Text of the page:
Because Special Olympics taught me about inclusion, I had the confidence to stand up to my work and eventually leave my job knowing there were places I could work where I would be accepted. Our school had been participating in the Special Olympics Spread the word to end the word campaigns and I learned about advocacy.  Now, I’m going back to school to study computer science.

A story about helping my mom at the mall – when she fell, we needed to call 911. When I was young and before Special Olympics, I wouldn’t have been able to talk on the phone.  Because of the confidence I got from SOWI, I was able to stay on the phone and spoke through the whole call.

I go through Healthy Athletes every time I attend a Special Olympics event. I have gone through Opening Eyes and received free glasses.

Special Olympics helps my emotional wellbeing.

My teammates are all my friends and do fun activities outside of SOWI. We go bowling a couple times a month.  Genuine friendships.

During covid, there were weeks when we were locked in, so having genuine friends makes all the difference. We connected virtually during covid and also started downhill skiing in 2020.

Athlete leadership classes have been inclusive and I learned a lot. I took different SOWI virtual classes like: Introduction to Athlete Leadership, Understanding Leadership and Global Messenger (public speaking).  These were inclusive workshops where I met athletes from around the state and learned about leadership.  Amazing to connect with each other.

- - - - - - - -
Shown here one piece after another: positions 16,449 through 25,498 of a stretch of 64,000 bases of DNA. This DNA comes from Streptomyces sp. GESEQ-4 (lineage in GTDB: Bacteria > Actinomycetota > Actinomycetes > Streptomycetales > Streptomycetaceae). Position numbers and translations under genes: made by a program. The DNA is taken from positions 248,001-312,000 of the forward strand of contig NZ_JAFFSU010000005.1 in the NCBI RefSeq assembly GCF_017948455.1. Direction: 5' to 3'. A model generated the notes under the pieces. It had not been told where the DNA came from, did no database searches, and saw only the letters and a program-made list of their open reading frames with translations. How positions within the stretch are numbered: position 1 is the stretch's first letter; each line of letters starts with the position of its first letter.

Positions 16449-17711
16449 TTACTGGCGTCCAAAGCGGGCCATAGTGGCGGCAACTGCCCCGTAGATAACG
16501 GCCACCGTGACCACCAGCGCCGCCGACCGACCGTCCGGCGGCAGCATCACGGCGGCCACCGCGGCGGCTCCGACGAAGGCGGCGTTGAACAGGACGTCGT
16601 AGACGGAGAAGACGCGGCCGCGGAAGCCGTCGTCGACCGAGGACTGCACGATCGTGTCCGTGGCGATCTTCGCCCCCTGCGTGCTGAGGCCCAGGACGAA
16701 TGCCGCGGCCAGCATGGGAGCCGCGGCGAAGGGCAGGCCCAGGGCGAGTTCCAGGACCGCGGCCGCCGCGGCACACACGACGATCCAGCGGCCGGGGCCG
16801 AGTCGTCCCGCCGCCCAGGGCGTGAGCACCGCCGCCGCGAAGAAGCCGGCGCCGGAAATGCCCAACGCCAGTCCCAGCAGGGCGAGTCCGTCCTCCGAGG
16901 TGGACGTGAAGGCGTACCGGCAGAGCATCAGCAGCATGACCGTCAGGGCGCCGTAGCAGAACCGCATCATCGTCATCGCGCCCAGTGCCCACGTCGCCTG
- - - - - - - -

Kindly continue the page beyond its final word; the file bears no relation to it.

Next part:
Taking an 8 week, virtual Special Olympics Athlete Health Messenger class to learn about nutrition, hydration, physical activity and emotional well being.

Special Olympics helps my teammates who may not drive or have transportation access activities. Our Special Olympics coaches drive many athletes to swimming and bowling which are out of town.  Without Special Olympics, they would not have access to these healthy activities.

Katelynn Robinson, Ashland (3-12 Chequamegon Bay)

I participate in Special Olympics Sports year-round in swimming, basketball, downhill skiing. It keeps me in good shape.